Teaching Profession

‘Abbott Elementary’ Star Sheryl Lee Ralph: ‘Get Your Teachers the Money They Deserve’

By Madeline Will — May 08, 2023 4 min read
Actress Sheryl Lee Ralph, star of Abbott Elementary, speaks during a special education town hall event for Teacher Appreciation week, at Walt Whitman High School, in Bethesda, Md., on May 7, 2023.
  • Save to favorites
  • Print

Actress Sheryl Lee Ralph plays a teacher on TV, but she knows the challenges facing the profession are all too real.

The “Abbott Elementary” star joined leaders from the National Education Association and the National Parent Teacher Association on Sunday to discuss what true teacher appreciation looks like in 2023. The town hall, which was hosted at Walt Whitman High School here, kicked off National Teacher Appreciation Week during a year when educators are at the center of cultural and political divisions, and many schools can’t find enough teachers to fill classrooms.

Ralph—who won an Emmy this year for her depiction of Barbara Howard, the veteran kindergarten teacher on the popular sitcom—said raising teacher pay and forgiving student loans for teachers must be a priority. When one teacher said she made $30,000, Ralph reacted in horror.

“How do you expect people to make an actual living?” she said in a response to a question from Education Week afterwards. “How do you expect people to do their best with our greatest natural resource, our children? [Teachers] truly deserve more. They truly deserve better. And we cannot say that enough.”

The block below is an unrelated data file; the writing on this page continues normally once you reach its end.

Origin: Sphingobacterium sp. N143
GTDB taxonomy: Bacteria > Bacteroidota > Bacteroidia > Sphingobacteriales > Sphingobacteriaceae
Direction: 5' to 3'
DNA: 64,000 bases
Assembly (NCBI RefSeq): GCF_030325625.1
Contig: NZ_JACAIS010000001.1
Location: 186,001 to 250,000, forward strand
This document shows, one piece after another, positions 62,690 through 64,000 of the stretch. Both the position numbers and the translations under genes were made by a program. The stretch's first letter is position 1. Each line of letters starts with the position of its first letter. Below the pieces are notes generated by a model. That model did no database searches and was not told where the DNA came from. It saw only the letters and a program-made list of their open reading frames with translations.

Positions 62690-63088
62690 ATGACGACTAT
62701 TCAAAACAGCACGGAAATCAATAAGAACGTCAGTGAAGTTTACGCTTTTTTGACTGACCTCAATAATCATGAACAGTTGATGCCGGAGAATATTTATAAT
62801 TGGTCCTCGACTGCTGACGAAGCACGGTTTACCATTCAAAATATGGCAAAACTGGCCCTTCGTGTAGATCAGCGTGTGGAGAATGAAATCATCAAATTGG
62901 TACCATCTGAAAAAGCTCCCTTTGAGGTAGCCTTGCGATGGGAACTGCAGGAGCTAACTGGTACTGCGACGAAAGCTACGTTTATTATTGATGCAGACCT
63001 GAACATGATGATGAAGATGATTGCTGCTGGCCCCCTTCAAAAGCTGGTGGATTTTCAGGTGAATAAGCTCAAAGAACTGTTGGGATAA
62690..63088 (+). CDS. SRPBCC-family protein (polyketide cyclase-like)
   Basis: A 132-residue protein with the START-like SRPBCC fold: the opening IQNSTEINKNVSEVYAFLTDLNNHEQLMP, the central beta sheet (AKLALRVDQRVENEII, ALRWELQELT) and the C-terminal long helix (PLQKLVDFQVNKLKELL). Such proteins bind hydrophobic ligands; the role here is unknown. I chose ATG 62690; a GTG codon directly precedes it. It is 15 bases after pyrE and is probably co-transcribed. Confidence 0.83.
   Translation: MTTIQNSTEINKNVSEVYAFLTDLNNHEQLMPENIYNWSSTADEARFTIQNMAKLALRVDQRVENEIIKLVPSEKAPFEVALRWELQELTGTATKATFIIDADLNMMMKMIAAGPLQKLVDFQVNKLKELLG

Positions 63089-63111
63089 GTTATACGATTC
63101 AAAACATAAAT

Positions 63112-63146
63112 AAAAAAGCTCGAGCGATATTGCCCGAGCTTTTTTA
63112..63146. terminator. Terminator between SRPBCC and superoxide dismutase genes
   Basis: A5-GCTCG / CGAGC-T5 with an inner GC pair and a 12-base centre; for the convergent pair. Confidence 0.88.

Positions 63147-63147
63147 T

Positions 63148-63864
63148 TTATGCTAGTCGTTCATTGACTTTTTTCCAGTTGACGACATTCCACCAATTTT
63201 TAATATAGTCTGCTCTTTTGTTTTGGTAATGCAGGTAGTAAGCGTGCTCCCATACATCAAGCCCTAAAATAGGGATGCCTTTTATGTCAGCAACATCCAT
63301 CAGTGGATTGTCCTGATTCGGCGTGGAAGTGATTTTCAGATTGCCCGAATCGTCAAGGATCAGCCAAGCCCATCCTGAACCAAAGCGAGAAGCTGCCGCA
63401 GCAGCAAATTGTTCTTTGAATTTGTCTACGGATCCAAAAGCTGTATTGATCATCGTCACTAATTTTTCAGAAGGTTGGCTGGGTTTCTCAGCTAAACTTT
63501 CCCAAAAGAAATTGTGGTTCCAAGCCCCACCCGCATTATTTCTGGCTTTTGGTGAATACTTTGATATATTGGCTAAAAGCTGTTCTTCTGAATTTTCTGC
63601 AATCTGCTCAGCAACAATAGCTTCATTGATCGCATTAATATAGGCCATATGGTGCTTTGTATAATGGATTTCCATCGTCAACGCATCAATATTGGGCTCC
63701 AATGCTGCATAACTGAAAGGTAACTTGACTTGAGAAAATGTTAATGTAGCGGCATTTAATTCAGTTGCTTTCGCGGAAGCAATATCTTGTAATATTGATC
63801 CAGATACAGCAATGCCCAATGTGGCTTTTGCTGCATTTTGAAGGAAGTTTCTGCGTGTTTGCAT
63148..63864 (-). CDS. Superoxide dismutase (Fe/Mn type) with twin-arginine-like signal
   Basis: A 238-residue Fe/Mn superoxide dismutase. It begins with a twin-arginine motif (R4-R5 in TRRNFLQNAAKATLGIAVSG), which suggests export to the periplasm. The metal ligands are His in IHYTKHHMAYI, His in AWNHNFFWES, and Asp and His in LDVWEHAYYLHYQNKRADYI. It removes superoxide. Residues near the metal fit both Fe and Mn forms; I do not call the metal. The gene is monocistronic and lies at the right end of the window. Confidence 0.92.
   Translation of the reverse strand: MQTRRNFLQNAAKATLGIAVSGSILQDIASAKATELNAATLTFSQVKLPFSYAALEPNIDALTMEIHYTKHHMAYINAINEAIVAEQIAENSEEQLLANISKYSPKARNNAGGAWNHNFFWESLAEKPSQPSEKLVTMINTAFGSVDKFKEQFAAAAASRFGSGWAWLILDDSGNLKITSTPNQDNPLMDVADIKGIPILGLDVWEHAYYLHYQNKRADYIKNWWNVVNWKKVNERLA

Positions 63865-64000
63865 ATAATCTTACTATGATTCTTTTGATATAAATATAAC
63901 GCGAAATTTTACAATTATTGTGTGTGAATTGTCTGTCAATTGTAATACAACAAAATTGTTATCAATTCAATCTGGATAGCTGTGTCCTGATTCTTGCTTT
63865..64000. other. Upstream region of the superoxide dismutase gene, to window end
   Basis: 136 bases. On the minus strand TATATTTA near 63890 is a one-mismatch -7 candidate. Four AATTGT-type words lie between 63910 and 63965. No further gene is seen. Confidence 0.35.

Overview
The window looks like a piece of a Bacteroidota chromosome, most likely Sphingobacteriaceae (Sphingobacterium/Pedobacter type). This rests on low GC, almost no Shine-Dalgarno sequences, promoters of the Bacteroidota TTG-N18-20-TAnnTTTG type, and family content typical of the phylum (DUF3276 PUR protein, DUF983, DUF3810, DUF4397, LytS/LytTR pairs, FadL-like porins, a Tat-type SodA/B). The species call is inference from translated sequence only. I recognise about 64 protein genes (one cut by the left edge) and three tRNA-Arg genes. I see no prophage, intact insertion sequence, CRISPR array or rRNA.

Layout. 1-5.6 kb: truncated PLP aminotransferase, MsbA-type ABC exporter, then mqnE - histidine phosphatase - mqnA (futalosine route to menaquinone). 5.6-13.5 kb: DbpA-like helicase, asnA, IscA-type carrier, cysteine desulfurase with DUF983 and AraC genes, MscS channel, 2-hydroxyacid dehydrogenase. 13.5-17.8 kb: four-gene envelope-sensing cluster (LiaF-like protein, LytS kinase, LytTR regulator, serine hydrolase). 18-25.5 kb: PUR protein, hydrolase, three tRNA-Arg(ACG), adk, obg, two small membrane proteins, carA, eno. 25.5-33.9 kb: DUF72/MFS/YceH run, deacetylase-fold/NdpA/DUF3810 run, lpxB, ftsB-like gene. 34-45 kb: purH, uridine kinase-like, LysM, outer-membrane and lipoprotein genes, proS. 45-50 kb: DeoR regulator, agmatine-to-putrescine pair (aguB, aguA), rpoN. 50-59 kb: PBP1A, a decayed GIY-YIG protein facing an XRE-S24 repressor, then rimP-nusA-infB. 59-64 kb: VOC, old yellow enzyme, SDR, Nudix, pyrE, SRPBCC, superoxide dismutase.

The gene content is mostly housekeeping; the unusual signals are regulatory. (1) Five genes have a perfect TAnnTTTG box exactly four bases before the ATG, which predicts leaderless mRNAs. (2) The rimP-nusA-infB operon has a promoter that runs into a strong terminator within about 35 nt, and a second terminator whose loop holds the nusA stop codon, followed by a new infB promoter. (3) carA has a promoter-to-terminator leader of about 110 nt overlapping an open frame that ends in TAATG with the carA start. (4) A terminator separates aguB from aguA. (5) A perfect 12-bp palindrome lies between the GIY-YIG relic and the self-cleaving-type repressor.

She continued: “America needs to get right with its thinking, ‘cause if you don’t want to pay teachers, that is actually saying out loud, ‘I don’t want to educate our children.’”

The national average teacher salary this school year is $68,469, according to an NEA analysis. But salaries vary significantly across the country, and when adjusted for inflation, teachers are making on average about $3,600 less than they did a decade ago, the teachers’ union found.

During the event, Ralph decried inequities in school funding, leading to students in high-poverty schools getting fewer resources and support than their peers in more affluent schools. (Ralph is married to Pennsylvania state Sen. Vincent Hughes, a Democrat who has proposed a massive funding plan for schools after a judge ruled that the state’s current funding system was unconstitutional and discriminatory against poorer districts.)

“How is it that we think in any way—even in a fake television school—that a child should be going to the 3rd grade, and [their] book is five to 10 years old?” she said. “How does that happen in our country? And people are not rising up every day, demanding that every child in every school, no matter what the ZIP code is, gets the same level of education?

“We can hear phrases like, ‘the dumbing down of America.’ But when you intentionally put forth the effort to make sure that some succeed, and others do not succeed, this is unacceptable. Our outlook must change because all of us must demand more for all of our kids, all of our students, and not just some.”

How parents can help support teachers